Sunday, March 28, 2010

Like a rock

RocknRolla is the 5th feature film from director Guy Ritchie. Like the others, he wrote this one too.
Unfortunately, unlike Lock Stock & Two Smoking Barrels and Snatch, RocknRolla just doesn't work.
The other two films give us some nice charcter development prior to the caper plot. RocknRolla starts in with a ceaseless narration from a charcter and throws you headfirst into the caper plot. Instead of being interesting, it's annoying. You have no reason to be interested in the caper going down if you have no emotional investment with the characters. I'd love to blame this on Mark Strong, the actor who does the narration as the character Archie, but I can't. Morgan Freeman could be doing the narrating, it still wouldn't stop anyone from thinking "wait, what? this movie just started! who are these people? and why am I supposed to care?" There's no one to blame there is the writer and the editor.
And somehow, the frenetic pace in the beginning doesn't stop the movie from having slow points. The timing is very uneven, and the plot lacks the same hilarious wit Ritchie's other films had in abundance.
However, the dialogue is good, and the acting is very good. The characters are even quite good, once you actually get to know them about halfway through the movie. Mark Strong was, by far, the stand-out character.
Unfortunately, the plot is just too muddled. It's like five pounds of meat stuffed into a two pound sausage casing. It still tastes okay, but it's not satisfying.

And I saw Alice in Wonderland last night. It made me sad. Sad because Tim Burton keeps making the same mistakes. Sad because the acting was so wonderful, but the dialogue and plot was terrible. Sad because, I love the stories about Alice, and I really never thought to myself "Gee, I sure wish there was a sequel to Through the Looking Glass that changed the motives of all the characters and stole several plot points from the original works."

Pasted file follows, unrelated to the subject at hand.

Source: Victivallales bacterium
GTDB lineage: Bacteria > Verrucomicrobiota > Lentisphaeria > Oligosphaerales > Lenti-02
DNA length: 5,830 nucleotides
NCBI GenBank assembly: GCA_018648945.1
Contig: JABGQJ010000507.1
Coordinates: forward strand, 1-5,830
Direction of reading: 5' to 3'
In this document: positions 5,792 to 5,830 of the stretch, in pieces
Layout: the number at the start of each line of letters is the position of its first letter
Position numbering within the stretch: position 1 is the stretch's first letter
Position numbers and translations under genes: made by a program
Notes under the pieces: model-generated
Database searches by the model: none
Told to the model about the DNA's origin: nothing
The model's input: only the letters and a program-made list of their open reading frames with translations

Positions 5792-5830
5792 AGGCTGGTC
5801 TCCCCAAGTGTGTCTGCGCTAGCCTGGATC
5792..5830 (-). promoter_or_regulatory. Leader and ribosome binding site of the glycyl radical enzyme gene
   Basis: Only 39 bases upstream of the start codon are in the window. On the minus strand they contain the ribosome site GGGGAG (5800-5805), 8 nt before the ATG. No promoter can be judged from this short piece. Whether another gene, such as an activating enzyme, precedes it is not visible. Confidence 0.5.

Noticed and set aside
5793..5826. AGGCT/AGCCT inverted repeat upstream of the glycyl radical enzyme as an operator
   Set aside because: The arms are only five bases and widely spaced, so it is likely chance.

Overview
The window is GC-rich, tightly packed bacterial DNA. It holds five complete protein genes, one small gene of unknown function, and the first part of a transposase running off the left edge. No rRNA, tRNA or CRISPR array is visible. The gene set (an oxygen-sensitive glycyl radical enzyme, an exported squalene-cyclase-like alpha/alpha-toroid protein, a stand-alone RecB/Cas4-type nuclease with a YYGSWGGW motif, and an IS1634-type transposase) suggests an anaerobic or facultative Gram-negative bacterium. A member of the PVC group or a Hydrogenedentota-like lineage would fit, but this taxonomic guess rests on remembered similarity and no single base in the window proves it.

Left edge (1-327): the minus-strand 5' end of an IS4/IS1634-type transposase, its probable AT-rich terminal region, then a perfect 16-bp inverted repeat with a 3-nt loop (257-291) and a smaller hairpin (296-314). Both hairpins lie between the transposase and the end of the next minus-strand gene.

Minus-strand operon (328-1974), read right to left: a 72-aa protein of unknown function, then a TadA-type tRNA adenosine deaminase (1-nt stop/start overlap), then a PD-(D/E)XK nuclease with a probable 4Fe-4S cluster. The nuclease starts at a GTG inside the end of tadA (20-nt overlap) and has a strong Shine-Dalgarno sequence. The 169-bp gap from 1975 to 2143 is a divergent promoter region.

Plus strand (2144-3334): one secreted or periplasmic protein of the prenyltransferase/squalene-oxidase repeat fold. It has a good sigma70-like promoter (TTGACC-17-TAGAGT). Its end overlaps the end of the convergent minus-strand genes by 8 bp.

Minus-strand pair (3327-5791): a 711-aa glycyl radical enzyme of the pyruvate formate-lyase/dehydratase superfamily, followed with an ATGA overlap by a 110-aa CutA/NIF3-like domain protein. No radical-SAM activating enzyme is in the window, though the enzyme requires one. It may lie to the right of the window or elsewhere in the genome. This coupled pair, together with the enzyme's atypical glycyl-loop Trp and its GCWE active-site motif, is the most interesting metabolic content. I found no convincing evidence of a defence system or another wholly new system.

If it ain't broke, don't fix it.
Tim Burton, yet again, tried to fix something that wasn't broken. The same way he tried to fix Planet of the Apes and Sweeney Todd. The end results are always so utterly disappinting precisely because you can see their potential, and how far the project fell from acheiving that potential. Burton now lacks any will power, he cannot hold back. It's strange to see that when Tarantino, as evidenced by Inglourious Basterds (see last post), has learned how to hold back and his films seem more sophisticated because of it. Sweeney Todd was almost there, I thought maybe Burton was going back to a healthy creative place, but instead he's gone in the other direction full-speed.
You'll like Burton's Alice in Wonderland if you think classics can be improved upon. I, unfortunately, do not.


Erin said...

I completely agree about Alice and Wonderland. I left feeling so disappointed. I was anticipating this movie a year in advanced, I actually believe you and I spoke about it when we first saw the trailer last spring. I also think the 3D was not very impressive, maybe it is because the last 3D movie I saw was Avatar. I was thinking there would be smoke rings coming towards my face or something creative.

Noel said...

The only movie I've seen where I've been impressed by the 3D was <UP but I haven't seen Avatar yet. I'm not a big fan of James Cameron.